The other day I saw an article in Time saying that The United States is the most expensive place in the world to live with type 2 diabetes. It got me thinking that I haven’t discussed the financial burden that comes with being diabetic.
This is a standard bottle of insulin. Everyone’s usage varies, but I usually use 1 bottle per month. Being type 1 diabetic, I must take insulin every single day or I will die. So how much does insulin cost?
My brain likes to categorize my memories. When I think back on my life, it is split into time periods. I have middle school, high school, senior year (it has its own category because I changed so much that year), the early days of my and Allen’s relationship / university, then married life / community college. That is all part of a larger category called Before. Then the next segment is simply called After. It’s the part of my life after college, but more importantly, After Diagnosis.
Earlier this week, my husband picked me up from work with a surprise – he was taking me to the hot tub place about an hour away for an evening of relaxation. I was thrilled! But it was our first time going since I began using the pump, and I knew it would be an experience to remember.
Now, it needs to be noted that diabetics are advised AGAINST using hot tubs, among other things (you’ll see why soon). However I like to live on the edge and also I feel confident in both myself and my husband’s capabilities to care for me.
I had been fighting a relentless high all day, and when I settled in the tub to begin the hour long soak, I was at about 160. After only 20 minutes, I got out of the tub because it was hard for me to speak. My CGM was reading 126. A finger poke showed I had actually dropped to 55. That’s 105 points in 20 minutes. Of course, the CGM can’t even come close to catching a drop like that fast enough. Luckily I had trusted my instincts and knew to watch for signs of my sugar dropping.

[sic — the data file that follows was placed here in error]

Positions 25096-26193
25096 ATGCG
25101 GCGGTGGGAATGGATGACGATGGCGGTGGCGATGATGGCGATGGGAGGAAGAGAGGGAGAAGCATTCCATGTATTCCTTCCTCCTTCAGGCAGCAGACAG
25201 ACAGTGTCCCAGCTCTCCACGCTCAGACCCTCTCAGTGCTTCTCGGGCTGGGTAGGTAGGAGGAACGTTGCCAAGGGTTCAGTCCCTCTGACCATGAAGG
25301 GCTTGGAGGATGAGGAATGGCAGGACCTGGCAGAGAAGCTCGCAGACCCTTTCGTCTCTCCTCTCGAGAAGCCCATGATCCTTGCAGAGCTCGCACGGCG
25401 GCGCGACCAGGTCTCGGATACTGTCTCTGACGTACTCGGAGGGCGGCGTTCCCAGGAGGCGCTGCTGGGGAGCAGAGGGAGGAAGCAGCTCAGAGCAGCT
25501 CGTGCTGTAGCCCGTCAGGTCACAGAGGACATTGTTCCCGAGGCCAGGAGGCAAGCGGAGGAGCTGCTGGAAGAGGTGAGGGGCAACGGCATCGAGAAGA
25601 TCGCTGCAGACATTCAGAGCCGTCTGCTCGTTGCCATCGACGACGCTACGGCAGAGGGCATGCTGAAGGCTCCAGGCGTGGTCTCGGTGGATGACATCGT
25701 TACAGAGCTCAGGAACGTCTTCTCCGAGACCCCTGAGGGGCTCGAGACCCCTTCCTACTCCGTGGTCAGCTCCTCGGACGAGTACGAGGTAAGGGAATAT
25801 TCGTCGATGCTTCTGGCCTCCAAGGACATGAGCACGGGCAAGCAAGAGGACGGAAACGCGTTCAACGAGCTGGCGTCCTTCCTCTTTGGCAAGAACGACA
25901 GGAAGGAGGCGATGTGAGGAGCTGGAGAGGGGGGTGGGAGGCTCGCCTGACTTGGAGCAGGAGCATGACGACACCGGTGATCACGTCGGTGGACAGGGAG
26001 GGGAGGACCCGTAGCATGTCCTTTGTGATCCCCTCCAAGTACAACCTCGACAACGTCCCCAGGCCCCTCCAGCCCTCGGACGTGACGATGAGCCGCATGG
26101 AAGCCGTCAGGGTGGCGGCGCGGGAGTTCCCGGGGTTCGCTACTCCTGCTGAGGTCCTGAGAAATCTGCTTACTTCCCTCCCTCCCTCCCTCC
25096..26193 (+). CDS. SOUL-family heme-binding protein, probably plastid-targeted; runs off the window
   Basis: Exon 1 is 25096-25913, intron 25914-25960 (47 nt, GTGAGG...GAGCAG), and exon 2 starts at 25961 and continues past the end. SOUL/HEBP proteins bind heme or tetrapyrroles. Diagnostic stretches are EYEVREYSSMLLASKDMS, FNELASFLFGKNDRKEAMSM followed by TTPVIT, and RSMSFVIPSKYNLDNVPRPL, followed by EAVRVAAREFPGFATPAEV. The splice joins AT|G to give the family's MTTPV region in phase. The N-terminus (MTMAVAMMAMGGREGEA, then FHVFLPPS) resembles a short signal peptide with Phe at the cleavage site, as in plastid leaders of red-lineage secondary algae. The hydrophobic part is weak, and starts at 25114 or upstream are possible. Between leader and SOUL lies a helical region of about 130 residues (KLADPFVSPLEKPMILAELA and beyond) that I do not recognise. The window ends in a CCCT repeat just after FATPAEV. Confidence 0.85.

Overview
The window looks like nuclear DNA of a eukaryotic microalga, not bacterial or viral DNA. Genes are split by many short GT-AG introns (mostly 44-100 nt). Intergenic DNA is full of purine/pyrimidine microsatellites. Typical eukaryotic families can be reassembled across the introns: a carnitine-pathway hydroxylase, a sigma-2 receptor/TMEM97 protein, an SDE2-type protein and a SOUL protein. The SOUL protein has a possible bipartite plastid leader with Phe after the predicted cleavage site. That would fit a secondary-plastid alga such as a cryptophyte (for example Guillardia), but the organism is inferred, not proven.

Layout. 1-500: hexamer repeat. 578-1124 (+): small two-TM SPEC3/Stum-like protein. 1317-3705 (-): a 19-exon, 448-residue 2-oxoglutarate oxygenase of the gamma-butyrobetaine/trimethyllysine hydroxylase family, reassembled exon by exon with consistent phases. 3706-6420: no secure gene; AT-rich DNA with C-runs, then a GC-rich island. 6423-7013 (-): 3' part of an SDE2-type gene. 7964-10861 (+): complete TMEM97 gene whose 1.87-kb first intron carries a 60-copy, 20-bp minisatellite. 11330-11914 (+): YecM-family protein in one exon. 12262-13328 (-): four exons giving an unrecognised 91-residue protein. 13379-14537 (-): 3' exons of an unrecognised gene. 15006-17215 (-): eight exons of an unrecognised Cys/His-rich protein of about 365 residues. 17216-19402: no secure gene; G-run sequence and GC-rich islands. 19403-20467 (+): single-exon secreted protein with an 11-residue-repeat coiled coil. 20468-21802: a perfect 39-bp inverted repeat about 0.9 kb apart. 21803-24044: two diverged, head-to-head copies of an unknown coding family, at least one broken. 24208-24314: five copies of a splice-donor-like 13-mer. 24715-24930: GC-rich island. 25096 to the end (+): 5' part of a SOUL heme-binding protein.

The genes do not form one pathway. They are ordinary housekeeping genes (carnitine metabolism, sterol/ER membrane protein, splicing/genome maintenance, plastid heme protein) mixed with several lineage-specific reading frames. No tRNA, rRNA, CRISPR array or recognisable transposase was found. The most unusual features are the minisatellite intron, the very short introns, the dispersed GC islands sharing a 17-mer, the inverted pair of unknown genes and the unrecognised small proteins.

So how did this happen? The heat from the hot water causes insulin to work faster, meaning the glucose in my blood was being taken into my cells at an accellerated rate. I didn’t feel the 55 like I normally can feel my lows due to my senses being overwhelmed by steam and heat and bubbles which is why I only noticed I was low when it was suddenly difficult to form a coherent thought.
All is good though. I enjoyed some relaxation, even when I had to stuff three rolls of smarties in my mouth while sitting in the tub. Tis the life of a diabetic.
Filed under CGM, Real life